Update, 1 a.m.: The Los Angeles Times calls it a win for Prop. 25, with 54.8 percent of voters saying 'Yes' and 45.2 percent saying 'No.' Only 40 percent of California precincts have yet to submit their data.
Prop. 25 has been steadily leaning 'Yes' since ballot results started flowing in at 8 p.m.
At 21.3 percent reporting, the initiative is showing signs of success at 53.7% 'Yes' and 46.3% 'No.' If results stay where they are, the California State Legislature will be able to pass the state budget with a simple majority, instead of the current 2/3 supermajority.
The likely victory will come as somewhat of a surprise for the little proposition that could -- especially considering the contradictory, big-oil-backed Prop. 26 is also succeeding by about the same margin. Prop. 26 would require 2/3 approval for all fees on industry.
Prop. 25 also had a
difficult time getting off the ground competitor early on. Originally called the California Democracy Act, the competing initiative barely made didn't make it onto the ballot this year after then-California Attorney General (and soon-to-be Governor) Jerry Brown reworded the measure summary to read:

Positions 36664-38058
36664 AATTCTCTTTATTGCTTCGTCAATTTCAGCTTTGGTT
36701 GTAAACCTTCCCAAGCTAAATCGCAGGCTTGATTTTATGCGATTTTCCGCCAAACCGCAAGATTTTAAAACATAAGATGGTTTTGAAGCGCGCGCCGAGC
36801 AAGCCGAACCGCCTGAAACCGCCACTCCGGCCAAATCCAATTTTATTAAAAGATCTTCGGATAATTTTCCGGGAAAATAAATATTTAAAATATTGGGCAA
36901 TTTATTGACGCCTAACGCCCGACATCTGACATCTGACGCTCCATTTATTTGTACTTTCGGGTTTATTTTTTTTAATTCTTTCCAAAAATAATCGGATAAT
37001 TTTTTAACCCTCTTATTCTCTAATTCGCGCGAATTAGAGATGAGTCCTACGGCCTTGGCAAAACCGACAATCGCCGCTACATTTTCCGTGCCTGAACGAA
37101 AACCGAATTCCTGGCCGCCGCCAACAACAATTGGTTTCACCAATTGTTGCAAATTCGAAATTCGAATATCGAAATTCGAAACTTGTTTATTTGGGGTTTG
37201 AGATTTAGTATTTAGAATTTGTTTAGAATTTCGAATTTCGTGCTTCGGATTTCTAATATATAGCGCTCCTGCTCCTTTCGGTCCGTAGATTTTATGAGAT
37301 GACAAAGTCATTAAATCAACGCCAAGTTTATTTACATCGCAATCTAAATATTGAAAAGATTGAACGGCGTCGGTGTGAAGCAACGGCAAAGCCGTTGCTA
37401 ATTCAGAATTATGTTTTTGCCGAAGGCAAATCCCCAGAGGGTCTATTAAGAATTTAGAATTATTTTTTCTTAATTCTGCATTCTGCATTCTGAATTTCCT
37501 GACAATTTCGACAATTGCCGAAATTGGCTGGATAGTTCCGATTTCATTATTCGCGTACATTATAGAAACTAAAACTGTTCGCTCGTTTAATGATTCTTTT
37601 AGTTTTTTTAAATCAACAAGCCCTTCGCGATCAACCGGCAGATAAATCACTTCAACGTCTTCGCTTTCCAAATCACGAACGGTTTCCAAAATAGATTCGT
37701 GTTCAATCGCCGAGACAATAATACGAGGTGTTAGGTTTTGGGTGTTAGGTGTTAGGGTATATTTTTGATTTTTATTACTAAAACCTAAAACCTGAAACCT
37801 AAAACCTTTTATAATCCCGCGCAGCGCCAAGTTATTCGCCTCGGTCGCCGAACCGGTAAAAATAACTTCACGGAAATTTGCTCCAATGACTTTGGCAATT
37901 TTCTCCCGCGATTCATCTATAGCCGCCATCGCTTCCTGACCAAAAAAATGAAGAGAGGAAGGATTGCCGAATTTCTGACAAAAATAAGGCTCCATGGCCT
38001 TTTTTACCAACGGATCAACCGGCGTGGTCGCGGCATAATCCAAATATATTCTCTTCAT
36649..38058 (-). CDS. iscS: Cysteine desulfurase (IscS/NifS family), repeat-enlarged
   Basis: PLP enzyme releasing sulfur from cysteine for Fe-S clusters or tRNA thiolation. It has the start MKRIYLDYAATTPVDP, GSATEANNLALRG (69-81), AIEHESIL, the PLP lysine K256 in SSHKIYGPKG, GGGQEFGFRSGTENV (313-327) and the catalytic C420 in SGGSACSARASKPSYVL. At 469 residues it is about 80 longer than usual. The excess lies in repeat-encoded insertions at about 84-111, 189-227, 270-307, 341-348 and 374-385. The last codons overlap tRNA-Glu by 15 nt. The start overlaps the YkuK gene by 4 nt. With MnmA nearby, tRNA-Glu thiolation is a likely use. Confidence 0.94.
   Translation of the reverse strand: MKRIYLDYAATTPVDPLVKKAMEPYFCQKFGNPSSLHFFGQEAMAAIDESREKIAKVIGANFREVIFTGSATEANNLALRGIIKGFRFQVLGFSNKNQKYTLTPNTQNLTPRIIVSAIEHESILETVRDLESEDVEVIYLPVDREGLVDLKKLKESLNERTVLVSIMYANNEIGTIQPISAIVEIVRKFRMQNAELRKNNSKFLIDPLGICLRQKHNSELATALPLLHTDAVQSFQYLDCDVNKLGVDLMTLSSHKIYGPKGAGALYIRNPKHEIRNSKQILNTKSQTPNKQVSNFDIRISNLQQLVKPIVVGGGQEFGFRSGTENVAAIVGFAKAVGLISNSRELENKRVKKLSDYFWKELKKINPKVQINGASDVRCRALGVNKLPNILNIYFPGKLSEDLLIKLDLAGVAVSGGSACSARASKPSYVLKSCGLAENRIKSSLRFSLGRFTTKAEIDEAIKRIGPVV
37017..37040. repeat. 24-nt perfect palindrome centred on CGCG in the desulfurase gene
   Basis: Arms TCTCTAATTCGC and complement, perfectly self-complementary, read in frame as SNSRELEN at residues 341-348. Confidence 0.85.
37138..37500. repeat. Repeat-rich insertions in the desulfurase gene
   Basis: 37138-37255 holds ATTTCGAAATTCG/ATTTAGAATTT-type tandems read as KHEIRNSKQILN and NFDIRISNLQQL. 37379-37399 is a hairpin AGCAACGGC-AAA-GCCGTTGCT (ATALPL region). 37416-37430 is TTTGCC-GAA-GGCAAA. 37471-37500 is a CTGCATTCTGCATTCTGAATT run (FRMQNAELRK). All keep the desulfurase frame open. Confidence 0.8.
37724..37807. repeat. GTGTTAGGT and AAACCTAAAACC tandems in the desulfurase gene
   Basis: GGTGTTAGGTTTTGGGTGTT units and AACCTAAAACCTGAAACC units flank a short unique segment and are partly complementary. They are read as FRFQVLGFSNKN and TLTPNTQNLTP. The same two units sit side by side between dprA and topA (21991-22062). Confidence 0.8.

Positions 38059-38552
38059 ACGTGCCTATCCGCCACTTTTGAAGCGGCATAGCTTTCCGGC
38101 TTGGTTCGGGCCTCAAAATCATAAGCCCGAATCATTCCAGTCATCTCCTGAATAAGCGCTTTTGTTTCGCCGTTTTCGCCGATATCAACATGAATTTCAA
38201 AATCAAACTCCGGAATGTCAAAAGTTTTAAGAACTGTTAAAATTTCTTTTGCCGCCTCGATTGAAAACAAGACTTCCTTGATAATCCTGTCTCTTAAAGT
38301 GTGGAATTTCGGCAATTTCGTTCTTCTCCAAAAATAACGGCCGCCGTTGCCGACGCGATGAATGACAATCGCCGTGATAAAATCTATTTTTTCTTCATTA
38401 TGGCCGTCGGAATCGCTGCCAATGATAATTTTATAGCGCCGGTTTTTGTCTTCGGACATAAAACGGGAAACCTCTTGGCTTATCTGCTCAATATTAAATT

If you like this story, consider signing up for our email newsletters.
SHOW ME HOW
You have successfully signed up for your selected newsletter(s) - please keep an eye on your mailbox, we're movin' in!
"Changes legislative vote requirement to pass a budget or raise taxes from two-thirds to a simple majority."
We can't imagine Prop. 25 would be doing quite this well if it read like that; the left-field Prop. 26 victory is a perfect example of what happens when campaigners convince Californians that politicians are trying to raise their taxes.
'Yes' on Prop. 25's hugest donor was the California Federation of Teachers, who threw down $3.5 million. Looks like the school system is hoping that state legislators -- grateful to be free of the partisan gridlock -- will start paying them back, line by line.
Take that, Brown.